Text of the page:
I thought my first trip to Fremont’s Book Larder — i.e.; Seattle’s first culinary bookstore — would feel something like POW! ZING! ZOWEE! or maybe a little pewpewpew! ka-pew! but I was wrong, dead wrong. There was a pew! and then a definite ZOWEE, but mostly my insides burned and dazzled with the fiery strength of the sun. My stomach got locked somewhere between butterflies on meth and those same butterflies in a blender. It felt like the best version of home, but I was disappointed about having to leave before I even got there. I was Lucy, in the wardrobe, fearing and loving my dumb luck.
Immediate thought as I walked in the door: I should have robbed a bank first.
Second thought: Heaven.
I saw books by those whom I consider my culinary heroes, local and beyond; I spied books by chefs I’ll only ever read about in food magazines. There were culinary magazines, baking accoutrements, journals, vintage books, and cookbooks — and oh, what books to cook by! It was a smorgasbord of food-friendly faces and colorful delights.
I knew the Esq would give me that old ‘You did not just bring home another cookbook’ look, so I bought this little beauty instead. I’m neither wife nor homeowner, but there are interesting tidbits in the book that are both awesome and obsolete. Should I find myself without other womanly things to do — like organizing my hat wardrobe and building dollhouses! — there’s the informative ‘Hobbies For Housewives’ chapter, which suggests I take up leatherwork, basketry, soft-toy making, or pewter modelling as a light occupation that will provide a pleasing contrast to my daily routine. Golly, how swell!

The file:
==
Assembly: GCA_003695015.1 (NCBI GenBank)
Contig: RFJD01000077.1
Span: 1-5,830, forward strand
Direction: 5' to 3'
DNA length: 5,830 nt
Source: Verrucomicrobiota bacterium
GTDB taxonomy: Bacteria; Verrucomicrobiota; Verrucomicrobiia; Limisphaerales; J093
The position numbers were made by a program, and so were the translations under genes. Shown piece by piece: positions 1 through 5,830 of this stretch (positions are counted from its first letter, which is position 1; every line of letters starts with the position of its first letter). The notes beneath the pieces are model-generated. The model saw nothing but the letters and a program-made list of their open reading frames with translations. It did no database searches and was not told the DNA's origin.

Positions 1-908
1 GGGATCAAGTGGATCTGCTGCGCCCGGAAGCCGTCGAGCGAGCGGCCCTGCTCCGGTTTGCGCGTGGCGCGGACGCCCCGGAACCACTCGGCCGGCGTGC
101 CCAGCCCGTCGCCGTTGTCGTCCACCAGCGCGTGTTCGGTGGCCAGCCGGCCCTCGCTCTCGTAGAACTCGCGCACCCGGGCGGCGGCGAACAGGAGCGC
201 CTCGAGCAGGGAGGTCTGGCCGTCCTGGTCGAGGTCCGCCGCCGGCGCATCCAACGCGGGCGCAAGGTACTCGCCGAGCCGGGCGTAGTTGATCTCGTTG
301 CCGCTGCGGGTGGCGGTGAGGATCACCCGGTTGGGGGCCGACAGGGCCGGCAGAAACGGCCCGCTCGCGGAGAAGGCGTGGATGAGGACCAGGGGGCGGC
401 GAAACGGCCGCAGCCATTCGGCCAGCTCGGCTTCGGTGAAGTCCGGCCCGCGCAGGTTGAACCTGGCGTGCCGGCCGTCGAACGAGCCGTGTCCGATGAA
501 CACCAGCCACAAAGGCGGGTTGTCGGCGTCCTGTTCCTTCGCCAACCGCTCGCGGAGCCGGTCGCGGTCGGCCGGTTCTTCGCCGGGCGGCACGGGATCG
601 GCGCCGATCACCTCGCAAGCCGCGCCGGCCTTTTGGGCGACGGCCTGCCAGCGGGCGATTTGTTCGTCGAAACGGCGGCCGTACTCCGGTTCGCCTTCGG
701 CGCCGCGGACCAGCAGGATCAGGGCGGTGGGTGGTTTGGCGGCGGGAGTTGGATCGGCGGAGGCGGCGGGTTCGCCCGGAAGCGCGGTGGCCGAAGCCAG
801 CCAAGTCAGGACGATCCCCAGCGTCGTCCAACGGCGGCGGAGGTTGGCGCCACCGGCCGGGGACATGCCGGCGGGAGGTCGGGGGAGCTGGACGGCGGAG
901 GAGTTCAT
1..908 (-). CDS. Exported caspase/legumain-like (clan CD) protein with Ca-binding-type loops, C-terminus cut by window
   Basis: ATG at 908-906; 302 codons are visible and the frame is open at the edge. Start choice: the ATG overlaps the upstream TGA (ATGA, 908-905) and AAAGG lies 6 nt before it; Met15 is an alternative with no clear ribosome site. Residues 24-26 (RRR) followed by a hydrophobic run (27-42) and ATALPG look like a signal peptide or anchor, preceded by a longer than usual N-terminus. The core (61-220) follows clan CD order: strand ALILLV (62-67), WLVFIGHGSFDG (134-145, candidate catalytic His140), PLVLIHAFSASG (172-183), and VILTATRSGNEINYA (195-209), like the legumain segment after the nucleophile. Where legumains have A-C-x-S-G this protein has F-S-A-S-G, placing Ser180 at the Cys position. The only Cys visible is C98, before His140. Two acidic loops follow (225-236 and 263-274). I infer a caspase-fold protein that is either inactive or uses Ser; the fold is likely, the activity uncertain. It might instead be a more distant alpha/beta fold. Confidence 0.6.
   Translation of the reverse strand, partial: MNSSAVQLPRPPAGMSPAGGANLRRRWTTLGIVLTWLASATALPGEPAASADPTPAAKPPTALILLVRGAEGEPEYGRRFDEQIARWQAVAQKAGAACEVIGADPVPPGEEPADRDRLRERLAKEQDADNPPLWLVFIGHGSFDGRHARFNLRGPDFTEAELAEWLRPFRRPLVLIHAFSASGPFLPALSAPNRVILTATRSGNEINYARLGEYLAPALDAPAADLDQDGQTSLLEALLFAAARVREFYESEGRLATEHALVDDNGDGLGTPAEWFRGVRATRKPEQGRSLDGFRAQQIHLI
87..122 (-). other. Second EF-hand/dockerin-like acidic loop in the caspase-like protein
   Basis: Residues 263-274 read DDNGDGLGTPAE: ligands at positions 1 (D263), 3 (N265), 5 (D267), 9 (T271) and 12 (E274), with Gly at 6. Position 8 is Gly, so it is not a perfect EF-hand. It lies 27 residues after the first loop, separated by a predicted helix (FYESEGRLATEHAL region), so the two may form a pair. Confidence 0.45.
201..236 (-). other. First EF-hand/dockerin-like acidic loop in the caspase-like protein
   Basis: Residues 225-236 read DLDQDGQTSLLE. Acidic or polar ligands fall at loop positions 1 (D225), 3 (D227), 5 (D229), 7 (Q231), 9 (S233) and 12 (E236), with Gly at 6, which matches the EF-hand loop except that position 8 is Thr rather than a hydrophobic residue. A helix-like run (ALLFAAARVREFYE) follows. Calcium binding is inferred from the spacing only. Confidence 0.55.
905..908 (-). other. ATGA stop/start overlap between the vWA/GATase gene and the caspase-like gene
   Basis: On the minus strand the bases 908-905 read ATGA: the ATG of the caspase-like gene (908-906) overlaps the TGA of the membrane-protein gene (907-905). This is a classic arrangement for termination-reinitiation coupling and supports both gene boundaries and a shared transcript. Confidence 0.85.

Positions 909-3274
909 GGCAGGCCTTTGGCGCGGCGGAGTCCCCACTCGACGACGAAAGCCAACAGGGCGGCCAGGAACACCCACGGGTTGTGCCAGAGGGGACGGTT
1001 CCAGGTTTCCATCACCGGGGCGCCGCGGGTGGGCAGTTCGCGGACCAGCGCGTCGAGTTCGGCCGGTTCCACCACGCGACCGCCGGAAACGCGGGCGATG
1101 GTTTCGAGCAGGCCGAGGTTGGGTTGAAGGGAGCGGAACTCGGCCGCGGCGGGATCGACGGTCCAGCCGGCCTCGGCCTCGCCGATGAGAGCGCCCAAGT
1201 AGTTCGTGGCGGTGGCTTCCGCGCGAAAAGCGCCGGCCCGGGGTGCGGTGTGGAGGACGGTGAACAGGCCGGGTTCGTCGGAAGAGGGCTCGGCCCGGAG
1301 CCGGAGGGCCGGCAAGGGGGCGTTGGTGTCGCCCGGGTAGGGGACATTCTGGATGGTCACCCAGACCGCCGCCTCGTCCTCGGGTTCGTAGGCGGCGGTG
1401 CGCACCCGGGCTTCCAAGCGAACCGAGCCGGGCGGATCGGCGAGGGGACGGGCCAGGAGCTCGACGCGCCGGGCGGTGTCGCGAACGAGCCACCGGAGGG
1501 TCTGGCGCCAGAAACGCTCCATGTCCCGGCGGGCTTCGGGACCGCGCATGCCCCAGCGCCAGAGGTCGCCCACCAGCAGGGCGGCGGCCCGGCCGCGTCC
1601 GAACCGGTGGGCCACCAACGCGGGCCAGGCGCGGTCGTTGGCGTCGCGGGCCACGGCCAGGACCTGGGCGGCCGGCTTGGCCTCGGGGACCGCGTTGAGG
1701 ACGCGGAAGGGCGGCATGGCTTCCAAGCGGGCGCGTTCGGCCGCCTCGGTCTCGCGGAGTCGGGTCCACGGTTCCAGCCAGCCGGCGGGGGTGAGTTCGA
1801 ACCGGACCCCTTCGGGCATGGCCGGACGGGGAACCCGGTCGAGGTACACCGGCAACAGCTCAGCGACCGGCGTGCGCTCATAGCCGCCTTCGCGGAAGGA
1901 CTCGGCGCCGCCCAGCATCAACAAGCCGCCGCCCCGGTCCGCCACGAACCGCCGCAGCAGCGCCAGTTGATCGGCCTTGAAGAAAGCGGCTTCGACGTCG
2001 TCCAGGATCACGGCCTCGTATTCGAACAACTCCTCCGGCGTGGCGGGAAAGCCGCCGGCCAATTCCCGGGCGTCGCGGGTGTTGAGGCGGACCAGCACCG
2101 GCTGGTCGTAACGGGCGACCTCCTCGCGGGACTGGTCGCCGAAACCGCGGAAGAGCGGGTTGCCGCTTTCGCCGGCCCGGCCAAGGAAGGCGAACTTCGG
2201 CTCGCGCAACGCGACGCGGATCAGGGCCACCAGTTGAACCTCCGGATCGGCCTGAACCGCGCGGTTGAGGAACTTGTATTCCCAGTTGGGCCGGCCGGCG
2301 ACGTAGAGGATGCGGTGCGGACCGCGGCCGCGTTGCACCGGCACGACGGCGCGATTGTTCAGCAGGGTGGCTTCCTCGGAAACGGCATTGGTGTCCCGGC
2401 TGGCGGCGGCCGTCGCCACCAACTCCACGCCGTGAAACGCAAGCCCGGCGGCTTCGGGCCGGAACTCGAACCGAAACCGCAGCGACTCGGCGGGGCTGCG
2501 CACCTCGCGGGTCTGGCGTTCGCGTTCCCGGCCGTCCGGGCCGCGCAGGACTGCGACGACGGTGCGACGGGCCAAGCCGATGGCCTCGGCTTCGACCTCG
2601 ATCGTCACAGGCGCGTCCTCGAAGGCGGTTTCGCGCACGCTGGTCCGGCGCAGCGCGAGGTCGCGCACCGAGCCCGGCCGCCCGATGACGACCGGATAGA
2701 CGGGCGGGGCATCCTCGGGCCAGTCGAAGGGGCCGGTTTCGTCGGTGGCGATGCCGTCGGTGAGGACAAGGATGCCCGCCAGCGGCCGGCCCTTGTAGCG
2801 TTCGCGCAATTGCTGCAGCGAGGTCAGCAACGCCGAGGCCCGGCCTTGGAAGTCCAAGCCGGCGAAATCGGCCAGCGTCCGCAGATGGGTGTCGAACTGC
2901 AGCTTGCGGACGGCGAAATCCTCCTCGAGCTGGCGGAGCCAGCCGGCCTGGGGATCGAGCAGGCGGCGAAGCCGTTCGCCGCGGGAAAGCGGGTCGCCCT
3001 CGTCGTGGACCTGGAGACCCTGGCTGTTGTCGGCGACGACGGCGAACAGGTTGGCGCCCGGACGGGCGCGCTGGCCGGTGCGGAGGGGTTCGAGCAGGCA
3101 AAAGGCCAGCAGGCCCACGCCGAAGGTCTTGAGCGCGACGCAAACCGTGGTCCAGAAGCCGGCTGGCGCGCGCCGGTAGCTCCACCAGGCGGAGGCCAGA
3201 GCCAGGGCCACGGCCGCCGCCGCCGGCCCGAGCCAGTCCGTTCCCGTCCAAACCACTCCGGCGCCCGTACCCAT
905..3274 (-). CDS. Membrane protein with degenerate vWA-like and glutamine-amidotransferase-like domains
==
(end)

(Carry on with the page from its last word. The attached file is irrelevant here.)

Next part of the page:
There’s a section dedicated to Pelmet Styles. What is a pelmet? Helpful description: “The pelmet is an English term synonymous with the French term Lambrequin. The modern pelmet is entirely flat and made of furnishing buckram or sail cloth.” Now I know what to do with all that extra buckram lying around. Real housewives know what buckram is. Even more helpful: “A pelmet is a cornice board.” So what the hell is a pelmet?
This book hearkens back to a time when children apparently did needlework for fun and wove crafts on simple looms. Also, this: “Boys will appreciate a spare room, an attic or a shed in which they can do simple carpentry and make useful things for the home as well as for personal use.” I can’t remember the last time my son preferred simple carpentry — to make things! useful things! useful things for the home! — over the zombies in Left 4 Dead 2. The children of the 1940’s could totally enslave the adults of today.
Point being: I bought this gem at Book Larder. It’s a beautiful little shop, and a testament to the magical thinking I loved about its brainchild, Kim Ricketts. Check it out sometime, let’s keep them in business! Fremont is so lucky.